- Luxury havens are not only seen in the Hamptons and the U.S.
- Three resorts in Europe draw affluent crowds from around the world.
- Europeans are not as interested in U.S. properties anymore.
I was recently in Barcelona for meetings with those who run Coldwell Banker companies across Europe and the Middle East, and I really enjoyed the vibrant city and the conversation surrounding luxury real estate.
Role of younger generations in the growth of luxury real estate
I had the opportunity to share my belief that luxury real estate will become an even greater world phenomenon. The transfer of wealth from older to younger generations worldwide will likely bring about a more mobile affluent crowd that has grown up going to school and working abroad.
These younger people will want homes in multiple locations since their experiences may have taken them to places all around the globe.
You may have seen the continuously updated report on realtor.com that showcases the web traffic and interest coming to the U.S. from abroad.
I love it.
Along with identifying the top 20 most attractive markets according to the international community, the report also offers a breakdown of which countries have the greatest interest in each. This report also allows American agents to better understand where they should spend their time and marketing resources when trying to attract foreign buyers.
I am as interested in U.S. luxury real estate as you are. I know that summer means the Hamptons are hot again; helicopters from Manhattan are common, and I just read an article that stated seaplanes are available for $400 an hour on demand.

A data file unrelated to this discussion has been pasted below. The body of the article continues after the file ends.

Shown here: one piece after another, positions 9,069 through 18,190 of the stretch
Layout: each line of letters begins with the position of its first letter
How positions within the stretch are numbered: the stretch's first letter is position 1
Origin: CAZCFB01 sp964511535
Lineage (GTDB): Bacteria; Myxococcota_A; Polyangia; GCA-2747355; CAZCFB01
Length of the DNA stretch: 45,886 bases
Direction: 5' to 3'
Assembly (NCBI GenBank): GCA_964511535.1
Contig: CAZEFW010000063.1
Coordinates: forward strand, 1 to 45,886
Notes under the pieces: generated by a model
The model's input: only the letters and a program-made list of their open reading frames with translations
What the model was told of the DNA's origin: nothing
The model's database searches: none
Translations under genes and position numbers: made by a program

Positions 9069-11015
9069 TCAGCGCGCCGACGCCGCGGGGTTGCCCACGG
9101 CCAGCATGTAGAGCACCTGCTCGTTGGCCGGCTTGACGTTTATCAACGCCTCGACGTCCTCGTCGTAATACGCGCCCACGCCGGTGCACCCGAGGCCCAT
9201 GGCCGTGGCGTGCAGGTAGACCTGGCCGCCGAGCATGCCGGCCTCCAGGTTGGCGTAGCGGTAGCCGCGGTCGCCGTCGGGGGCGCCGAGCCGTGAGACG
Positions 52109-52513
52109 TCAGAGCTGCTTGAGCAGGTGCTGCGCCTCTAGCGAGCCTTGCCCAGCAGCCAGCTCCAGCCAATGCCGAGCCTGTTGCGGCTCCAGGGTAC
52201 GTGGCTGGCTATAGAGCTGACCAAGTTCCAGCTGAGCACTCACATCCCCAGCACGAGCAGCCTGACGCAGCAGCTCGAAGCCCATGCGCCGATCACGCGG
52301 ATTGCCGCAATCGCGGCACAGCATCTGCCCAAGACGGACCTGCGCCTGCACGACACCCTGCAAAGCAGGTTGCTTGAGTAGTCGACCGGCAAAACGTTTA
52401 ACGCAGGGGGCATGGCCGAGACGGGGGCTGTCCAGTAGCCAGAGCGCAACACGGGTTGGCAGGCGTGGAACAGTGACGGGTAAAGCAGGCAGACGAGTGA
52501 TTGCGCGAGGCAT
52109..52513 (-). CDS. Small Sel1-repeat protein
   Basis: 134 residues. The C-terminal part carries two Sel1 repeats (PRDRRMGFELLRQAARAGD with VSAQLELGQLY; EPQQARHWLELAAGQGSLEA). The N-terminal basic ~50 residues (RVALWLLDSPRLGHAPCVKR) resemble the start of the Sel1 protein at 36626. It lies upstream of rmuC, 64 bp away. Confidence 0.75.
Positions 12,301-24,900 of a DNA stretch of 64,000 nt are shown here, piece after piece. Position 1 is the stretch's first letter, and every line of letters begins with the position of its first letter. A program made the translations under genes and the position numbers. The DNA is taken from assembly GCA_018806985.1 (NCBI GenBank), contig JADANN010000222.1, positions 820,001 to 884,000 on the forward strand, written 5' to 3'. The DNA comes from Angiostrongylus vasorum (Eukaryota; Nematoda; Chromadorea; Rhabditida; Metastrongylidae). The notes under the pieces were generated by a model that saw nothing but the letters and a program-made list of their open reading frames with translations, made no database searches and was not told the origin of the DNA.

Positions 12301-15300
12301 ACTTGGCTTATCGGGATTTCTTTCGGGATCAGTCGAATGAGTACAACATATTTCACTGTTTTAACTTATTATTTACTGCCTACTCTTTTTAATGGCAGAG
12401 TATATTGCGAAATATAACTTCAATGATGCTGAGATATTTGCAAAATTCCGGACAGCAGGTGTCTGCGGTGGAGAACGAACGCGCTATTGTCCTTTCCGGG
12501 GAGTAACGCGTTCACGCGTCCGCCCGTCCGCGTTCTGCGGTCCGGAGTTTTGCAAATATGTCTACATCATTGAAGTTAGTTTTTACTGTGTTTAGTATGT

The foreign luxury real estate market
Those of us working in luxury real estate should also become more aware of what is happening outside of the U.S.
I recently spoke with a friend who has been in real estate for a long time. During our conversation, I realized he had never heard of Marbella in Spain. It is the Malibu of Europe, and it is home to some of the world’s most affluent, including those from Russia, Morocco, France and the U.K.
We also spoke about Bassin D’Arcachon, which is on the rise as one of world’s most discreet luxury areas. Since the French Riveria has become very popular, Bassin D’Arcachon has been a top choice for affluent second-home buyers.
It is located about one hour from Bordeaux. Think of it as the European version of Outer Banks in North Carolina; it is on the Arachon Bay and also has good nightlife nearby. That secret luxury area caught the attention of many affluent people after famous French actress Marion Cotillard bought her home there.
A third luxury haven is Forte dei Marmi in Italy. Think of it as Beverly Hills with perfect spaghetti alle vongole. It has incredible shopping and is an enclave for the Russians. In fact, you’ll hear Russian being spoken more than any other language while you’re there.
The affluent are going home
There is another interesting trend involving the world’s affluent: They are beginning to return home.
Because of the rise of multinational companies, so many Europeans moved away and became very successful in other places. Over the last several years, many of them have begun purchasing luxury property back home in London, Paris and resort locations like Bassin D’Arcachon and Marbella.
It also seems like fewer Europeans are showing interest in U.S. real estate; it’s essentially the affluent French Jewish community and those from the U.K. who are still buying in Florida.
The Brits are also in France and Spain, as are affluent Germans and Swedes.
The French will usually buy second homes in France, Spain, Italy and Tunisia. Morocco used to be popular, but not so much anymore.
I enjoy sharing this information and hope it helps real estate professionals in their work with affluent clients. As the world continues to shrink, we must increase our global knowledge so we can be the best resource possible.
Laurent Demeure is the founder and CEO of Coldwell Banker France & Monaco.